On Friday, Navajo Nation President Ben Shelly defied expectations, vetoing a bill that exempted tribal gaming facilities from a reservation-wide smoking ban in public places, reported the Associated Press.
The advocate for a smoke-free nation, who in June accepted the IHS Director’s Special Recognition Award for Public Health Leadership, said the bill—which passed 14-5 by the Navajo Nation Council on July 20—falls short of protecting the health of Navajos on the 27,000-square-mile reservation.
"All partners such as Navajo Division of Health, Division of Public Safety, Judicial Branch, and the Navajo Nation Gaming Enterprise should work together to draft a bill that considers a ‘healthy lifestyle for the Navajo people,'" Shelly said in a press release. "The passage of this legislation does not adequately address any given employees who are subjected to a smoking workplace environment.”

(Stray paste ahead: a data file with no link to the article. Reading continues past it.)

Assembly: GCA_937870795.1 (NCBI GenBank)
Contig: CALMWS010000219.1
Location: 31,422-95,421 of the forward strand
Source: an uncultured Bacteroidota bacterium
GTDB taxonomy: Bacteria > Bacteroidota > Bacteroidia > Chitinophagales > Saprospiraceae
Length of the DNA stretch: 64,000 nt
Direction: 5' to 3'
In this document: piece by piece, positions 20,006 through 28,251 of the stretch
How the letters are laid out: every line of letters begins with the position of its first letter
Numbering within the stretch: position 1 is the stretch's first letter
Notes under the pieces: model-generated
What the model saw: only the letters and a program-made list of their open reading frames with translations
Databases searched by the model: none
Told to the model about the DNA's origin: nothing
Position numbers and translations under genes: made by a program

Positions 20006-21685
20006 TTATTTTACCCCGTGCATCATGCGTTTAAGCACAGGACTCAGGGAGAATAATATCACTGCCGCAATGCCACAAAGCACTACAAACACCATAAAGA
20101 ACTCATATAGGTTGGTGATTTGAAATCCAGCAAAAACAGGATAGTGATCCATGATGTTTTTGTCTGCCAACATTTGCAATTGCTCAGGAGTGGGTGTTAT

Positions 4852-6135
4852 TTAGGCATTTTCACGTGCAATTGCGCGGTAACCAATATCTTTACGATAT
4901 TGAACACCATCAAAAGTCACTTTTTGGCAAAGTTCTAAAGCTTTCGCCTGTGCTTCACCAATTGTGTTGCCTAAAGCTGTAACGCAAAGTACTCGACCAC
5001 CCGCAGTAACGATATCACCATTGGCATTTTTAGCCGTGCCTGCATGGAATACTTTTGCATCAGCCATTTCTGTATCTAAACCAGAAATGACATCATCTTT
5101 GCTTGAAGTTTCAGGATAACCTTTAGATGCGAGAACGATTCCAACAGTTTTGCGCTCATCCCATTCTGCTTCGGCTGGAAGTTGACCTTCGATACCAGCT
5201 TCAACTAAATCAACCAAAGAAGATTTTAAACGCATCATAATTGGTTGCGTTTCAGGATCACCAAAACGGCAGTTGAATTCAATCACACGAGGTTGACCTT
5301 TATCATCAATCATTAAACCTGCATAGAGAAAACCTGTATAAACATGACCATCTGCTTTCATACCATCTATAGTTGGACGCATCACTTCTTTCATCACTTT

Navajo gaming executives had feared a smoking ban would negatively impact their business. Still, the exemption would have been reconsidered once the tribe paid off its gaming-related debt—prospectively in about seven years.
“We’re trying to mitigate our business risks associated with a 100 percent smoking ban, provide the jobs and revenue that the Navajo Nation so badly needs and at the end of the day become entirely smoke-free for our people,” Sean McCabe, the chairman of tribe’s gaming board, told the AP in July. “Once we eliminate that debt, pay off that debt, our business risk is gone.”
The nation currently operates two casinos on the New Mexico side of the reservation, and a third is slated to break ground in the state this year. A fourth gaming house, the $120 million Twin Arrows Casino, is planned on the 405 acres recently taken into trust about 20 miles outside Flagstaff, Arizona.